Derek Winnert


This article was written on 07 Mar 2017, and is filled under Reviews.

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The Roman Spring of Mrs Stone **** (1961, Vivien Leigh, Warren Beatty, Lotte Lenya, Jeremy Spenser, Coral Browne, Ernest Thesiger, Cleo Laine, Jill St John) – Classic Movie Review 5117

Director Jose Quintero’s 1961 romantic drama is a highly intriguing film version of Tennessee Williams’s only novel, with Vivien Leigh enjoying herself as Mrs Stone, an ageing American actress staying in a magnificent apartment in Rome, who succumbs to the lure of the flesh in the presentable person of young gigolo Paolo di Leo (Warren Beatty). Mrs Stone’s much older husband has suffers a fatal heart attack on the plane to Rome. She begins a passionate affair with Paolo…

Leigh and Beatty fit tight into their parts like high-class suede gloves, and, excellent though they are, they are upstaged by Best Supporting Actress Oscar-nominated Lotte Lenya, who expertly plays Leigh’s bitchy buddy, the Contessa, who introduces Paolo to her.

The Roman Spring of Mrs Stone lacks the finesse and style of A Streetcar Named Desire (1951), Leigh’s previous close encounter with a Williams opus, but it still exercises an often mesmerising and luridly decadent fascination. Beatty looks good enough to eat and Leigh is quite touching.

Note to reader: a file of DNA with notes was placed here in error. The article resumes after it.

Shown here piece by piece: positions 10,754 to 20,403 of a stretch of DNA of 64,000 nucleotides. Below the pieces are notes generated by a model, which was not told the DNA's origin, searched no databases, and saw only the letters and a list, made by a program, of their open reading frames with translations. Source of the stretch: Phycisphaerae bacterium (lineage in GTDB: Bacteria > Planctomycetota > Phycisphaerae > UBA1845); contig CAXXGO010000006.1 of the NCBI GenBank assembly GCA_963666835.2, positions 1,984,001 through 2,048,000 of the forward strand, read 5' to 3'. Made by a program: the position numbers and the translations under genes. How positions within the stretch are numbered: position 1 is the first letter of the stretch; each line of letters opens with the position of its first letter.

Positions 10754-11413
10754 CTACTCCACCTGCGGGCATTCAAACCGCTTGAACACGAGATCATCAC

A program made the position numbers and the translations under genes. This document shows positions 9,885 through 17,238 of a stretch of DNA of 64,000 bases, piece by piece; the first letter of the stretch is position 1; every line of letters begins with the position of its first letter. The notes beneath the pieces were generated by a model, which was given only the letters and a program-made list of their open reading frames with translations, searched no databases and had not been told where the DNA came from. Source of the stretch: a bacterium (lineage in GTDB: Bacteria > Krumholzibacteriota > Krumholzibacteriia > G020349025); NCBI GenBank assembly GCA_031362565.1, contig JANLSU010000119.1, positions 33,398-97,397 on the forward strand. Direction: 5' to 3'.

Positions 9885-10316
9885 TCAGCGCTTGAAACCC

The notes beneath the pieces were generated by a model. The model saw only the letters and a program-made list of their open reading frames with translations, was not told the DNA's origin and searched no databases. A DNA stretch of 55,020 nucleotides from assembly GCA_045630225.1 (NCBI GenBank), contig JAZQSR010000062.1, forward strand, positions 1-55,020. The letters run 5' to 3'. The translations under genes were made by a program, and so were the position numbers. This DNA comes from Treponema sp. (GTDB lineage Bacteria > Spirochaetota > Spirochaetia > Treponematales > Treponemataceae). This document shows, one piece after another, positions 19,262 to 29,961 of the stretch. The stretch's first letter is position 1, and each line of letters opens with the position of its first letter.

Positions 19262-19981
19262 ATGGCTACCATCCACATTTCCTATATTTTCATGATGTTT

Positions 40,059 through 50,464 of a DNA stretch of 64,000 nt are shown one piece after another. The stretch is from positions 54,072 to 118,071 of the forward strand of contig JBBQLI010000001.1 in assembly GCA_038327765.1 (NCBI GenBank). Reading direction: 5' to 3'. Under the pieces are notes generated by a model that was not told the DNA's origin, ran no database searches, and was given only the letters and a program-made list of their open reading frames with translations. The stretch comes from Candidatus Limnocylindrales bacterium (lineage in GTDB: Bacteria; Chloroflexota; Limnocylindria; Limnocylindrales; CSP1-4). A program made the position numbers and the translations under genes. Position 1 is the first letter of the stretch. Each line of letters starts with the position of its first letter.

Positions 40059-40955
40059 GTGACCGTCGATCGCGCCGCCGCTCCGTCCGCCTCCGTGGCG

Warren Mitchell (aka Alf Garnett) is oddly cast as Giorgio; Cleo Laine is the singer. Also in the special cast are Jeremy Spenser, Coral Browne, Ernest Thesiger, Bessie Love, Jean Marsh, Jill St John, Stella Bonheur, Josephine Brown, Elspeth March, Peter Dyneley, Carl Jaffe, Harold Kasket, Viola Keats, Henry McCarty, John Phillips, Paul Stassino, Mavis Villiers, Thelma D’Aguilar and Edward de Souza.

Gavin Lambert and Jan Read provides the adapted screenplay, the film is shot by Harry Waxman, produced by Louis de Rochemont, scored by Richard Addinsell, and designed by Roger Furse and Herbert Smith.

There is some shooting in Rome, but most of the film was made in England at the Associated British Elstree Studios, Borehamwood, Hertfordshire.

It was Thesiger’s final film before his death on 14 January 1961, aged 81.

It was remade for TV in 2002, with Helen Mirren, Olivier Martinez, Anne Bancroft, Maggie Smith, Mel Brooks and Brian Dennehy.

© Derek Winnert 2017 Classic Movie Review 5117

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